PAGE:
Although legendary investor Warren Buffett’s Berkshire Hathaway changed its stance on gold and sold off its Barrick Gold (TSX:ABX)(NYSE:GOLD) stock holdings before the end of last year, insiders have amassed significant stakes in the leading precious metals miner’s shares recently. Should we read much into their share purchases?
Directors and senior officers at Barrick Gold actively bought their company’s stock during the past three months. To be exact, insiders “purchased” an aggregate of 453,330 shares in late February and March this year.
Almost everyone was buying — and insiders sold zero shares during the period.
Why do insider trades matter?
In one investment strategy, investors monitor and mimic what corporate insiders are doing. If insiders sell stock in droves, investors read into that “market signal” and take hid. If insiders are buying massive amounts of their company’s stock, investors take that as a bullish signal and buy shares too.
The main idea is that corporate insiders have a better understanding of the business and expert knowledge about the company’s operating environment. Insiders have a better understanding of the industry, industry economics, and other evolving dynamics that may affect the company’s financial performance. Following their lead in buying or selling a company’s stock could therefore result in better investment returns.
Data from TipRanks shows that replicating corporate insiders’ trading activity — and specifically officers — is a strategy that has produced 38.4% in annualized returns since January 2009.
Insiders may sell their company’s stock for several reasons, including portfolio allocation, child education, or when buying that long-desired yacht. But they usually buy for two reasons, both of which are bullish. They either buy to show solidarity with shareholders (this applies mostly to new senior leadership) or they will be very bullish on what they see the company achieving in the near future.
With that said, I strongly believe that investors shouldn’t read too much in Barrick Gold insiders’ recent stock “purchases.”
Barrick Gold insiders’ stock buying spree not an investment signal
The SEDI database highlights that Barrick Gold officers’ and insiders’ common shares mostly purchased following the vesting of “one-third of PGSU award.” The company has a standing Performance Granted Share Unit (PSGU) plan that motivates staff to perform harder and meet targets.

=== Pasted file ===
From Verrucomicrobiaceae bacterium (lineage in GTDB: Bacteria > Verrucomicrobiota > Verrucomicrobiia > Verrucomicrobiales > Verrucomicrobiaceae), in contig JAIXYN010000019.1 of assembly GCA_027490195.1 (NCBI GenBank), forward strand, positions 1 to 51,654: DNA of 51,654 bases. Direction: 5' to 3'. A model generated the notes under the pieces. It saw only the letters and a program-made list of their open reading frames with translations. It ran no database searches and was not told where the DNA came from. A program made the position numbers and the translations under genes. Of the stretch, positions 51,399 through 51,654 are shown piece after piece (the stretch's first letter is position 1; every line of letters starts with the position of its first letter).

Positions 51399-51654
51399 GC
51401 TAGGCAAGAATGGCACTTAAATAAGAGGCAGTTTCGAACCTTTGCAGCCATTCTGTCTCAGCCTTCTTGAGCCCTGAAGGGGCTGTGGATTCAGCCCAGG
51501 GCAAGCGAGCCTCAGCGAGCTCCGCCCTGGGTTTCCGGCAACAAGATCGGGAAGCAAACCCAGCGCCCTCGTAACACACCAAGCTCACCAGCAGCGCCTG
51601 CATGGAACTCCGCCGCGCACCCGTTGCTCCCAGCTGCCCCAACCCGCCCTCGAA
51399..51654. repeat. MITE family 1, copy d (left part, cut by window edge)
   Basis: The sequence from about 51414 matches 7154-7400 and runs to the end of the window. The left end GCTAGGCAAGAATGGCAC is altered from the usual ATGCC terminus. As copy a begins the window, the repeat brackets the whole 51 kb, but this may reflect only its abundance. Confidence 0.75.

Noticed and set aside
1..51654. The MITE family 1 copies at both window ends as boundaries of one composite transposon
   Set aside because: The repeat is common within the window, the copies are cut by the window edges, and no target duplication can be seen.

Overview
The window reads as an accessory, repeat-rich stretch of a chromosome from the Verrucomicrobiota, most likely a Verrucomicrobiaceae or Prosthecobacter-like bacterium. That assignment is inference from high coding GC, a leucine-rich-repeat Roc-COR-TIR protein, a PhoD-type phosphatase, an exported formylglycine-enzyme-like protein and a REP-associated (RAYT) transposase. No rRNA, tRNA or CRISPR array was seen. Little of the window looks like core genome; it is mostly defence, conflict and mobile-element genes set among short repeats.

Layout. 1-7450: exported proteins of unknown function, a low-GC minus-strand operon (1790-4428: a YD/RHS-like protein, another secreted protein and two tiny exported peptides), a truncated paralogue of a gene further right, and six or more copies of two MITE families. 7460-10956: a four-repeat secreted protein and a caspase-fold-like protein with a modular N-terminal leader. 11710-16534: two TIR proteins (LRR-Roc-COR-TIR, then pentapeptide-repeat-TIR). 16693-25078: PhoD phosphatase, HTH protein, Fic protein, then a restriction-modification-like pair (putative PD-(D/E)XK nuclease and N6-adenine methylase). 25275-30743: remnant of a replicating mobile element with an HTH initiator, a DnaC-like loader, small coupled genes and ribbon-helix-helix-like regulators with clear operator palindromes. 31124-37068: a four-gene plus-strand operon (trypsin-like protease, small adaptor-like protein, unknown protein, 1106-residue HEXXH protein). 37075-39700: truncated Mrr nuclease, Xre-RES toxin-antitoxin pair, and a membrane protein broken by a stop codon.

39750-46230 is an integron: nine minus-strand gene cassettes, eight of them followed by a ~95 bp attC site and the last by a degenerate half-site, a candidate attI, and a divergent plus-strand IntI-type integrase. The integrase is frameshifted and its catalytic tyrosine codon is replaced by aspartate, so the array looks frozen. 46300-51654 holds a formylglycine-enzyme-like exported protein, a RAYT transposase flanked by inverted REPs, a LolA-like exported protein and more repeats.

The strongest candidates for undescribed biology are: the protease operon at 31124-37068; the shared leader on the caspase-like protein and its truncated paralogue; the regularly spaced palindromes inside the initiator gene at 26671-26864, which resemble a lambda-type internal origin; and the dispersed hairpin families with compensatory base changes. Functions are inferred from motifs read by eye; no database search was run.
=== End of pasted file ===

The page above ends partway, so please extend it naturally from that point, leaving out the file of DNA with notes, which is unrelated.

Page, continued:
Under the PSGU, insiders may not sell acquired shares until they leave employment. And insiders may not sell the shares two whole years after leaving employment.
Investors shouldn’t read into insider trades at Barrick Gold during the past three as stock purchase signals. That said, the fact that insiders are earning performance-linked equity awards should be a positive highlight. It’s evidence of the fact that the mining house achieving its long-term strategic targets.
Is Barrick Gold stock a buy today?
Although revenue for 2021 could decline marginally by 1.5% to $12.4 billion, analysts expect the company to report a further expansion in its gross margins this year and further contain its operating costs. According to data from the Tikr Terminal, Barrick’s normalized net income is could grow by 15.8% year over year in 2021. Most noteworthy, the company’s normalized earnings per share could increase by 12% year over year to $1.29 this year.
The precious metals miner has a much stronger balance sheet right now, and managed to turn around its balance sheet in eight years from an $11.6 billion net debt position in 2012 to a net cash position of $33 million by 2020. Analysts expect Barrick to generate nearly $3 billion in free cash flow this year. The dividend could grow by 9%.
In summary, Barrick Gold is more profitable, more financially secure and becoming more cash flow rich in 2021 and beyond.
I would buy such a stock any day.
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This article represents the opinion of the writer, who may disagree with the “official” recommendation position of a Motley Fool premium service or advisor. We’re Motley! Questioning an investing thesis — even one of our own — helps us all think critically about investing and make decisions that help us become smarter, happier, and richer, so we sometimes publish articles that may not be in line with recommendations, rankings or other content.
Fool contributor Brian Paradza has no position in any of the stocks mentioned.